To accurately predict the behavior of particulate flows, fundamental knowledge of the mechanisms of single-particle collision is required. More specifically, the study of particle-wall collision provides deeper insight into modeling particle-laden flows when particle interaction is important. In order to elucidate the basic physics of the particle interaction and collision processes, a Distributed-Lagrange-Multiplier-Based computational method for colliding particles in a solid-fluid system is developed. The Navier-Stokes equations are directly solved and no model is used for solid phase. The collision between particles is simulated by taking into account the effect of particles roughness and the Stokes number . Comparison of the present methodology with experimental studies for the bouncing motion of a spherical particle onto a wall shows very good agreement and validates the collision strategy (figure 1). This collision strategy is extended for systems of multi-particle and general shape objects in a viscous fluid . There has been a need for a good collision scheme for particulate flow simulations. This approach can be used in engineering applications and commercial CFD codes in addition to academic use.
Figure 1 - Coefficient of restitution normalized by that for dry collision as a function of St. Present results are shown using solid circles and experimental measurements for different materials by Gondret et al. (2002) are shown using open symbols. Lubrication theory of Davis et al. (1986)(-).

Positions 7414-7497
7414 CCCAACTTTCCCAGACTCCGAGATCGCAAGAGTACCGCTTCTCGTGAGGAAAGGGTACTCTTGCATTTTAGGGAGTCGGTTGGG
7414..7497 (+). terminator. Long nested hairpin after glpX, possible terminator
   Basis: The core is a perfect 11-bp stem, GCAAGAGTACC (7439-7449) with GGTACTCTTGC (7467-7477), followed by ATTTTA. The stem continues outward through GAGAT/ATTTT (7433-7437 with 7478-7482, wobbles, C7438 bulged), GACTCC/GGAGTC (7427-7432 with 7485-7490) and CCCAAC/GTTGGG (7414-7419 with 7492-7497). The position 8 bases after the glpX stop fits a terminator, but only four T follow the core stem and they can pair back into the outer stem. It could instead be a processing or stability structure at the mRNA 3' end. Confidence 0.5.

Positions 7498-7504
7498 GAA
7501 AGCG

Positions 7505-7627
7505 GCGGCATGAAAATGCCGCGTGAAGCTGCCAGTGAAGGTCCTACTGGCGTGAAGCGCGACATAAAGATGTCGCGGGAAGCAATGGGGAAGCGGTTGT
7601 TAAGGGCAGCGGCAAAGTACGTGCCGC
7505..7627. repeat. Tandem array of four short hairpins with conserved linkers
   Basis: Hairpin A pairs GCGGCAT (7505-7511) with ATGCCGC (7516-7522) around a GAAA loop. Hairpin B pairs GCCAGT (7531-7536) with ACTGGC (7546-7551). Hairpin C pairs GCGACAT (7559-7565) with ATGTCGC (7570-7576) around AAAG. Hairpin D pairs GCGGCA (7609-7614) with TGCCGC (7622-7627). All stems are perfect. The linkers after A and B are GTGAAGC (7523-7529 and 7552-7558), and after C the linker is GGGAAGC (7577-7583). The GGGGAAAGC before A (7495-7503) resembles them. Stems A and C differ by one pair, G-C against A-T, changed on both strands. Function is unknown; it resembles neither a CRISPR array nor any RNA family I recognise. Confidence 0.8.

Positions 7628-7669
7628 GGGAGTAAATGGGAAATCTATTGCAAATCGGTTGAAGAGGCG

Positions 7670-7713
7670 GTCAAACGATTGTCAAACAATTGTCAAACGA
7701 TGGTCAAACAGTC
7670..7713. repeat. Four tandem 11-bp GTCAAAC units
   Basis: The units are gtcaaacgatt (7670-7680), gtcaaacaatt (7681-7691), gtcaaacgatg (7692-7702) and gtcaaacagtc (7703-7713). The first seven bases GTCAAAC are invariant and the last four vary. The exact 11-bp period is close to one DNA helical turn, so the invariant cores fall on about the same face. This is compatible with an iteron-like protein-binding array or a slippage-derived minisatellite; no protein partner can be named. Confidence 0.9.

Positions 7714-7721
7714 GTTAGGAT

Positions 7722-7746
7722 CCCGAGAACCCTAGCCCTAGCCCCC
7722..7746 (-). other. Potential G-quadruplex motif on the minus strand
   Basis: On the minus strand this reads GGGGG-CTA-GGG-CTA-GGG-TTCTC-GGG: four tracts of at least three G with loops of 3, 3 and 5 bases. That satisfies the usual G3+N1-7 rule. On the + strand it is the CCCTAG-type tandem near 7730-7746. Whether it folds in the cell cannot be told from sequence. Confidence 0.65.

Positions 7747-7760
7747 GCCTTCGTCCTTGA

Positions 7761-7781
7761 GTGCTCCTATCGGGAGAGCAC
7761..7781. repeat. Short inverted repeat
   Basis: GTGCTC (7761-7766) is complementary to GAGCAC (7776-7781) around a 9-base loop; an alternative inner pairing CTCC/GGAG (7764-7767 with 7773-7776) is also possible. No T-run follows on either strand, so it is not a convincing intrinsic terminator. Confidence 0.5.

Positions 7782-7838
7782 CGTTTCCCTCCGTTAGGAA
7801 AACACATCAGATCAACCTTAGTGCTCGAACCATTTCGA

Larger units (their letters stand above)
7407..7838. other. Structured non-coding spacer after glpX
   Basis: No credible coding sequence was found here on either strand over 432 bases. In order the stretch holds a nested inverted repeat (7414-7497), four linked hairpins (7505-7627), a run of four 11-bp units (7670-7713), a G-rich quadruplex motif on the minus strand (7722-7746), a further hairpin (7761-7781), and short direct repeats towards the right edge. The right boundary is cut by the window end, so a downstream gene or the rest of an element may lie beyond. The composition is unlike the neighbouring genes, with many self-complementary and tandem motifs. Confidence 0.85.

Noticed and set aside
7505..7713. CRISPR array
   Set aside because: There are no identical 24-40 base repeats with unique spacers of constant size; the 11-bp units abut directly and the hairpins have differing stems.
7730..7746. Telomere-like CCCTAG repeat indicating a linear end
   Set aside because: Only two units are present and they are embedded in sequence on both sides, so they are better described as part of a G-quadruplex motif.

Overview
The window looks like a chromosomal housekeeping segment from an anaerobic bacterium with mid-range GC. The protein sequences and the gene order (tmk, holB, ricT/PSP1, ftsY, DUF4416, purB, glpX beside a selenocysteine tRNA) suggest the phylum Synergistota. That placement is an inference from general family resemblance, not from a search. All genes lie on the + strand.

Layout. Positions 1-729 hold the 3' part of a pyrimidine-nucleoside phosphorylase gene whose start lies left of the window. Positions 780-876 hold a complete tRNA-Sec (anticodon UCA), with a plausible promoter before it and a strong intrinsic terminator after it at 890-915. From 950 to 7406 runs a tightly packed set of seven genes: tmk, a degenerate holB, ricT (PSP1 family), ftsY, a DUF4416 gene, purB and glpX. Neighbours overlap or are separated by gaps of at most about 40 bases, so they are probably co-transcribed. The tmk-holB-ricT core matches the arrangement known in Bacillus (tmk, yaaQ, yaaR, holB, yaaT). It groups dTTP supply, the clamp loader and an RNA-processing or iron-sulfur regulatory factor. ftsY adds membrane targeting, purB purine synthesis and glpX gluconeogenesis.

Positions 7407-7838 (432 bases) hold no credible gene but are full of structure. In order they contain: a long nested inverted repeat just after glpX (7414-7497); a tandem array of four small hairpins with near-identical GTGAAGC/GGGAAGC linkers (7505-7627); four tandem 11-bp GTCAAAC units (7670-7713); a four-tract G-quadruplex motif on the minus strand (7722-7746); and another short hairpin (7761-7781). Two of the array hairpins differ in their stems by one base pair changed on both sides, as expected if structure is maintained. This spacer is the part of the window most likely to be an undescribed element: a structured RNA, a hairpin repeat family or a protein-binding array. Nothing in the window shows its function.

Movie 1 - Collision of a sphere onto a wall.
In the above investigations, particle interaction and collision in a Newtonian fluid was considered whereas the suspensions of cells and DNA molecules exhibit both viscoelastic and shear thinning characteristics. Thus, particle-wall interaction in viscoelastic fluids is experimentally investigated. A sphere is released in a tank filled with polyethylene-oxide (PEO) mixed with water with varying concentrations up to 1.5%. The effect of Stokes and Deborah numbers on the rebound velocity when a spherical particle collides onto a wall is considered . Higher rebound occurs for higher poly(ethylene-oxide) concentration at the same stokes number (figure 2a). However, the results for the coefficient of restitution in polymeric liquids can be collapsed together with the Newtonian fluid behavior if one defines the Stokes number based on the local shear rate (figure 2b). This implies that the shear-thinning behavior of these liquids is more important than their viscoelasticity during the collision process.